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OPINION: Empowerment can help SA break out of low-growth trap


An often overlooked element of the debate is the role of asset managers in driving transformation of the underlying assets they hold

There have been increasing calls in recent years for the asset management industry to transform, particularly regarding black economic empowerment.

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The debate has ranged from a focus on the portion of assets that are managed by black firms to the proportion of black ownership in the industry.

BEE is a critical conversation for asset managers and one that must lead to impactful change, given that allocation of capital is essential for the growth, development and progression of the economy. Its success is essential if SA is to break out of the low-growth trap in which it finds itself.

Previously, I have argued for the need to shift the focus on the transformation of asset managers to look at the proportion of assets managed by black investment professionals at not only black firms, but also the number of black executives who are leading these businesses and the average level of black equity ownership in these businesses. On this basis, if some of the emotion is taken out of the debate, the industry has made significant headway regarding transformation. But there is still a long way to go.

As much is riding on getting transformation right, asset managers should recognise that they have an important role to play in raising the bar across the market regarding broad-based BEE.

An often overlooked element of the debate concerns the role asset managers should play in driving transformation of the underlying assets they hold. The issue will continue to receive considerable political attention in the build-up to the 2019 elections, but the rationale behind broader transformation should be clear for the asset management industry: a lack of socially inclusive growth or transformation will result in instability, which will lead to a further discount for South African markets and muted growth.

The connection between the markets and society means that there is an economic incentive for the industry to address the legacy of inequality through active ownership practices.

As much is riding on getting transformation right, asset managers should recognise that they have an important role to play in raising the bar across the market regarding broad-based BEE.

A significant step in the right direction has been the introduction of JSE requirements that companies must disclose their BBBEE status. This provides an important publicly available data point for investors as a basis to understand company efforts concerning transformation.

On the basis of our analysis of publicly reported data, about 23% of the shareholder weighted index (Swix) by market cap has no BBBEE disclosure, or their BBBEE status is reported as noncompliant. A further 10%, based on market cap, is reported at level 8. This means that collectively about 33% of the Swix by market cap is performing extremely poorly in respect of BBBEE.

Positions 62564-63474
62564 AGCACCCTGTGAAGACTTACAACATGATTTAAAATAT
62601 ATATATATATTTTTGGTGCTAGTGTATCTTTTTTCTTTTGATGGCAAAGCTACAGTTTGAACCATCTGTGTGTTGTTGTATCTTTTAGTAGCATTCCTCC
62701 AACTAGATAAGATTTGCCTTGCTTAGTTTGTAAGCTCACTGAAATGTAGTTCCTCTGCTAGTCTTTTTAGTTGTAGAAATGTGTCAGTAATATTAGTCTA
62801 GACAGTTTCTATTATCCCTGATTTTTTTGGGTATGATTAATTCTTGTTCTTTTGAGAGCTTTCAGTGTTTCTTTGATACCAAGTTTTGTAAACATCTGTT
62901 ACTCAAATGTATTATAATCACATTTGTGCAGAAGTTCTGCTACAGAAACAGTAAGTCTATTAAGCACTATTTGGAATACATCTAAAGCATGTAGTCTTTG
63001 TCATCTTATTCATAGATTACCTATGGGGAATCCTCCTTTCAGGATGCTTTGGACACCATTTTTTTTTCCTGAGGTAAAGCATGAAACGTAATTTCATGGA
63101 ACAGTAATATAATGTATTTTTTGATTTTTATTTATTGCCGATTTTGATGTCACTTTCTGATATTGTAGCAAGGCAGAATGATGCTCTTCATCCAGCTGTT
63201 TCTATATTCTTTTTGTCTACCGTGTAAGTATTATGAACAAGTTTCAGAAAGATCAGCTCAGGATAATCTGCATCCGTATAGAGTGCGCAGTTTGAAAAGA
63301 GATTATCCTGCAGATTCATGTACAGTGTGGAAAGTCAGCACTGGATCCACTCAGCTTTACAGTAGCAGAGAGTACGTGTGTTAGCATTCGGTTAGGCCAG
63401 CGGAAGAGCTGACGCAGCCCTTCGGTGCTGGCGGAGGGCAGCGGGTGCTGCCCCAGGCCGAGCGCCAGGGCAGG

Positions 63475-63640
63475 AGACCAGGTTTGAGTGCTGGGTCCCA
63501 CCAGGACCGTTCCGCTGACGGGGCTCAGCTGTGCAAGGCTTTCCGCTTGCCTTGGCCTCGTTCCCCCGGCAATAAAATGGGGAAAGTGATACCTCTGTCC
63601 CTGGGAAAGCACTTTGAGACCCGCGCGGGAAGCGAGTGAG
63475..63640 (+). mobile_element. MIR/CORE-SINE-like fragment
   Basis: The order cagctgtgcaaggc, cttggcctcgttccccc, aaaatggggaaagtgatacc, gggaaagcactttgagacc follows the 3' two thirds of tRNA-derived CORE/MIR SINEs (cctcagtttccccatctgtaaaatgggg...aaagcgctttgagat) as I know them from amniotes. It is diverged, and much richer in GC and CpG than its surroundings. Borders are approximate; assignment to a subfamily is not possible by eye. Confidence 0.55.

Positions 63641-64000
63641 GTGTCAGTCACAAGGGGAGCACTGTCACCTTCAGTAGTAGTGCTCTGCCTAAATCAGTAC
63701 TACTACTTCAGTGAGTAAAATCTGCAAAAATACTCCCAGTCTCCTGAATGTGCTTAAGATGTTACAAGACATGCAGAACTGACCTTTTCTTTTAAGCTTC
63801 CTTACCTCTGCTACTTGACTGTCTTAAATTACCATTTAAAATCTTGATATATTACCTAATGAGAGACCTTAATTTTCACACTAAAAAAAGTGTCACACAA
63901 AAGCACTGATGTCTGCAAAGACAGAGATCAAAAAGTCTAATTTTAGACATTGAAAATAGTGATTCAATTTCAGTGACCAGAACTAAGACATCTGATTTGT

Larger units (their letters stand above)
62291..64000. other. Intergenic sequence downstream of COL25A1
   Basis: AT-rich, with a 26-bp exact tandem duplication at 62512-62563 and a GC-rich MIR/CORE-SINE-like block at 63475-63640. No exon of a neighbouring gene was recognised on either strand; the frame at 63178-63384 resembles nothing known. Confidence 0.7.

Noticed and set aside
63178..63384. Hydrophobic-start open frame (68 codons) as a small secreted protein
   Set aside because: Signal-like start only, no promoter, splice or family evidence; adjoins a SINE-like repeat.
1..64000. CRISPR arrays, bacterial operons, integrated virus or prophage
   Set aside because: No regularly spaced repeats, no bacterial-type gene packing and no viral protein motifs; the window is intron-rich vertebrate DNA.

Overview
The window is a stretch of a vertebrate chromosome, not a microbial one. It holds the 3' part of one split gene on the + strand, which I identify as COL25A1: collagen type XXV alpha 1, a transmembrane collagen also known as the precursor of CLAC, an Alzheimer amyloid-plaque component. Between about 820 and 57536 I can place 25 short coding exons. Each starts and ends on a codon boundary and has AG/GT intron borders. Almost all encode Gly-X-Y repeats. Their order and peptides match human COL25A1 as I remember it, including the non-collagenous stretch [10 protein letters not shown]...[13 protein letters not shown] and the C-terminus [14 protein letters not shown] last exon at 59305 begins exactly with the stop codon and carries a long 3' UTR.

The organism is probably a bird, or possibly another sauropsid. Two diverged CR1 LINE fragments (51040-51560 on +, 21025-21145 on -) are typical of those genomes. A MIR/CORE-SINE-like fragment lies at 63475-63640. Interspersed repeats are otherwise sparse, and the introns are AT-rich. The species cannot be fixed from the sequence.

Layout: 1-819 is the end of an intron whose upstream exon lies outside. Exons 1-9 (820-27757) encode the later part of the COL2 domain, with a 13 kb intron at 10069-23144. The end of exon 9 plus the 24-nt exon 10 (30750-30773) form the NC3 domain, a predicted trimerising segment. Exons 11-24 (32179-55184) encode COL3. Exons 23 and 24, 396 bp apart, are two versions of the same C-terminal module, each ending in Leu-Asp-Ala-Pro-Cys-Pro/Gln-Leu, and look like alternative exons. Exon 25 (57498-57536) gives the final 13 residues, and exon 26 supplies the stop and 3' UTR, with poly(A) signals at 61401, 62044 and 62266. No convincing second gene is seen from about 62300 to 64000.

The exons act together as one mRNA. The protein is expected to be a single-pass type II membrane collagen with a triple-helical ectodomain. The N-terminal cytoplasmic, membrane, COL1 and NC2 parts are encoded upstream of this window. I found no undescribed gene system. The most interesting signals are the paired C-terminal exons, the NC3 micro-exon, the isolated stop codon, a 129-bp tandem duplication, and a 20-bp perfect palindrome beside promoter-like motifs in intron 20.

Our research shows that transformation progress is better in those sectors where there is strong national control over the licence to operate, such as in mining, financial services and information and communication technology.

However, in areas such as retail, where government control over the licence to operate is small, the pace of transformation is slow.

Notwithstanding governmental leverage, the imperative to drive change is equally important across all sectors. Given the triple challenge of unemployment, poverty and inequality, there is an increasingly urgent need for companies to put their weight meaningfully behind the driving of inclusive growth and transformation in SA.

This can be achieved through enterprise development, skills development and the offering of inclusive products and services, all areas that are at present underrepresented in terms of BBBEE activity.

The launch of the Youth Employment Service programme is a great example of this.

However, there is still an overreliance on ownership as the key measure for transformation in the industry.

While an important consideration, many companies are missing the opportunity to drive enterprise and skills development and offer inclusive products and services due to this preoccupation with ownership.

In our business, we have identified the laggards across our investment holdings and are engaging with relevant company management productively to provide support on their journey towards greater transformation.

This is a critical means of generating return for clients and it is also important concerning the creation of long-term social system resilience, which is so desperately needed if this country is to thrive and grow.

• Gobodo is MD of Old Mutual Investment Group.



Disclaimer - The views expressed here are not necessarily those of the BEE CHAMBER

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